Bowen Island RCMP Const. Chris Coulter and Const. Cory Hendricks have been credited as being pivotal in arrests related to a string of robberies and break-ins on the water and along the shores of Howe Sound.
“Bowen Island is a small detachment but what our officers accomplished while working along with the other police agencies resulted in a significant number of charges being laid,” said Staff Sgt. Brian Cumming, commander for the Sea to Sky, south zone.
“Suspects were stealing dinghies from local docks, marinas and associated vessels and using them to target other vessels moored at
ns on the islands of Howe Sound.”
Jeremy Edward Donald Walker, 35, and Liam Eric Fell, 39, are facing a number of charges including possession of a prohibited or restricted firearm and ammunition, break-and-enter and obstructing a peace officer.
Cumming, the son of the late Maggie Cumming who was well known on Bowen, said local RCMP officers executed searches and made the first arrest in a case that had begun last summer in Vancouver.
“We made the first arrest,” acknowledges Coulter, but due to
technicalities, the judge allowed the suspect to go free.
Between the first and second arrests, another dozen break-ins occurred.
Last July, police began hearing about break-ins to homes and boats around the Greater Vancouver area. By the middle of January, 13 homes and 29 vessels had been broken into, and 21 vessels were stolen.
Bowen Island RCMP, North Vancouver RCMP, West Vancouver Police Department, Vancouver Police and Squamish RCMP banded together to stop the sea-faring thieves.
“On Nov. 8 and 15, Boyer Island had break-ins and Passage Island was hit on Dec. 5 and 6,” says Cumming. “It was a horrible, dark, stormy night when Cory (Const. Hendricks), went over to Boyer. He had a (police) dog from the North Vancouver RCMP and they were out there searching in the dark ’til 2 a.m.”
One suspect slept on a boat overnight and then came back to shore in the morning.
Cumming said it was in the darkness in a wind and rainstorm that Hendricks “found a place that had been broken into,” and then found Fell, “who Cory brought back to the mainland.”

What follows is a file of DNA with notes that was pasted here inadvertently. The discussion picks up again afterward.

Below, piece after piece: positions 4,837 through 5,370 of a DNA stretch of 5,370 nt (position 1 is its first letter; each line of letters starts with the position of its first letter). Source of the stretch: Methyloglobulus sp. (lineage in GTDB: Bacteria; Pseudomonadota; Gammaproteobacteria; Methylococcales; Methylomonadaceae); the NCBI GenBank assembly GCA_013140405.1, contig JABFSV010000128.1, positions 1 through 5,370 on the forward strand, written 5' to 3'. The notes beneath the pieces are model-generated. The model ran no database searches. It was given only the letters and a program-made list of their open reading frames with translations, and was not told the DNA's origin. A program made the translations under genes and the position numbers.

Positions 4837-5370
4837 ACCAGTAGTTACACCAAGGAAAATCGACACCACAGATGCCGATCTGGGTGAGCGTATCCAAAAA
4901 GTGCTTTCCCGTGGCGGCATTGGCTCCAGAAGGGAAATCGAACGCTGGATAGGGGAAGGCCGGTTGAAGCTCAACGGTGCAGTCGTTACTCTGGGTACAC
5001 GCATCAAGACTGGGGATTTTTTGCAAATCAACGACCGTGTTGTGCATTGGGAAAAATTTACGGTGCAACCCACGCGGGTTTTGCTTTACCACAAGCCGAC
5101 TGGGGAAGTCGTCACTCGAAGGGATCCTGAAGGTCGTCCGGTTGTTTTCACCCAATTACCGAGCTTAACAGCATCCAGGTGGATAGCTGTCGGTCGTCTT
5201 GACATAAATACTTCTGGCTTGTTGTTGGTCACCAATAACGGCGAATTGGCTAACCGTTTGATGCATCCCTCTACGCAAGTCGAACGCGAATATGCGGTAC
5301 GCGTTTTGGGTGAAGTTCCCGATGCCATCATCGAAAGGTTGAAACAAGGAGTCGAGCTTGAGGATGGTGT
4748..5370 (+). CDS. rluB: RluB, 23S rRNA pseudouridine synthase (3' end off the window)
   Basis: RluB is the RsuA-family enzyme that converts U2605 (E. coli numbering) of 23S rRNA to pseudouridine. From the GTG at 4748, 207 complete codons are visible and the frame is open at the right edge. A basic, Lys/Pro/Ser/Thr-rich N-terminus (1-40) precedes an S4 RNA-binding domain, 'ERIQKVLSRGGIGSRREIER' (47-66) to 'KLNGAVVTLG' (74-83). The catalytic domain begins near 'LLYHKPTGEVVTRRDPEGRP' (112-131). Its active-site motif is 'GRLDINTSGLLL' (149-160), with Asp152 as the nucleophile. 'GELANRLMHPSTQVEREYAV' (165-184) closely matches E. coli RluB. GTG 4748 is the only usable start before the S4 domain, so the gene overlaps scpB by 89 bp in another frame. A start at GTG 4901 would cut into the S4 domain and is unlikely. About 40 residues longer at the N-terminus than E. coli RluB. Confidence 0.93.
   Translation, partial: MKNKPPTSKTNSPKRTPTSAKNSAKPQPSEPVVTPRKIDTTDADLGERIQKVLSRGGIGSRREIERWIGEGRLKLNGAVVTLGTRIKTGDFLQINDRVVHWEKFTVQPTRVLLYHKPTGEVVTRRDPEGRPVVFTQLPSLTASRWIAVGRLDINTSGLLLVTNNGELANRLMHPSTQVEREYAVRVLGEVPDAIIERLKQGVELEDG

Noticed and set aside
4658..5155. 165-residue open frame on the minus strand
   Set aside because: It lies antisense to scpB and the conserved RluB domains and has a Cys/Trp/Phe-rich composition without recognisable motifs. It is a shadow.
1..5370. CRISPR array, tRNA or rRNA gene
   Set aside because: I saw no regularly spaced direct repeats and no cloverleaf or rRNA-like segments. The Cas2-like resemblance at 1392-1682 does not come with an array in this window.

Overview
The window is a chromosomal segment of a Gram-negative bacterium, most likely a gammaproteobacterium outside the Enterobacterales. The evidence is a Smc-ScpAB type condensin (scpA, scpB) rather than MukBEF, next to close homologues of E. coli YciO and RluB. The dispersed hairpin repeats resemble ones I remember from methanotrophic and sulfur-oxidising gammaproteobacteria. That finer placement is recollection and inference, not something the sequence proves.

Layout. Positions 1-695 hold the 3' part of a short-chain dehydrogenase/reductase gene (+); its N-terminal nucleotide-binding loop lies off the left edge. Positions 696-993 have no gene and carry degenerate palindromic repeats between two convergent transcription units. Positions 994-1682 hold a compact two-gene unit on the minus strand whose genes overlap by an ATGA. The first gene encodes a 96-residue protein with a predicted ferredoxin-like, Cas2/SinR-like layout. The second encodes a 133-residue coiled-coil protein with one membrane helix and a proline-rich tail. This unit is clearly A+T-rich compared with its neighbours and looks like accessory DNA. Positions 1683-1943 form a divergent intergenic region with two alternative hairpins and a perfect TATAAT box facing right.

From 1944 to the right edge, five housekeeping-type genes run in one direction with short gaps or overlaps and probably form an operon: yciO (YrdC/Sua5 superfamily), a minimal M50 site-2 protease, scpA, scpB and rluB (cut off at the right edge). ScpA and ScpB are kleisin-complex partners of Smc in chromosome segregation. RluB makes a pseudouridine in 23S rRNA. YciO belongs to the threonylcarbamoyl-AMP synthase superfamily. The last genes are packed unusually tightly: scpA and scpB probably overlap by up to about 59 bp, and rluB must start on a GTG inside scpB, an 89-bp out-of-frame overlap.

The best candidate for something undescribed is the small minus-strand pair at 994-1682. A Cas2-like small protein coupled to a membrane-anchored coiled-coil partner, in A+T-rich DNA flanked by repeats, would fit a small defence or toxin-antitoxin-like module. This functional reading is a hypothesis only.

Coulter says his partner Hendricks put a lot of effort into that arrest.
Bowen RCMP detachment has jurisdiction over Boyer and Passage Island.
“There were quite a few offenses on Passage, a dozen on Boyer and one on Bowen,” said Cumming.
On Jan. 6, it was Bowen’s turn with a break-in at a shed in Union Bay, just west of Seymour Bay, in Cowan Point. The local detachment collected significant evidence from that site and following leads that took him back to a Vancouver hotel, Coulter executed a search that turned up the stolen goods in a hotel room in Vancouver. The stolen items hadn’t been easy to sell due to the specialized uses of marine equipment or chainsaws from island properties.
Police believe the suspects used stolen dinghies, or tenders, that large boats use to get from offshore moorages to land. They used the dinghies to get to the waterfront vacation properties for a looting spree. Firearms and ammunition were seized, but the staff sergeant says that the suspects have no history of violent offenses.
“They went to unoccupied boats and seasonal residences,” said Coulter.
Most of the stolen goods were still in the hotel room when Coulter got the search warrant.
Police have been able to return most of the property to owners and still have some items like a trumpet, a chainsaw, and binoculars that are waiting to be claimed.
“There were handguns and firearms but they had come from the boats and homes and didn’t belong to the men,” said Coulter.
Coulter said that one of the firearms belonged to a man on Boyer who had forgotten that he’d had it. He told the police the gun was for a deer cull on the island.
“He felt terrible about it getting stolen, and didn’t have any criminal record,” said Coulter.
Cumming says that there will not be charges against the original owners of the illegal firearms.
Cumming is pleased with the outcome of the collaboration with our local officers. “What happened with the Bowen RCMP working together with neighbouring agencies, and sharing information resulted in a significant accomplishment.”
In total, there were 21 reported incidents involving vessel thefts and vessel recoveries, 29 reported incidents involving vessel break-and-enters, 13 reported incidents involving residential break-ins to property on Bowyer, Passage and Bowen islands.
Stolen property included boats, machinery and tools, liquor and food, electronics, marine-related clothing, and navigational and safety gear.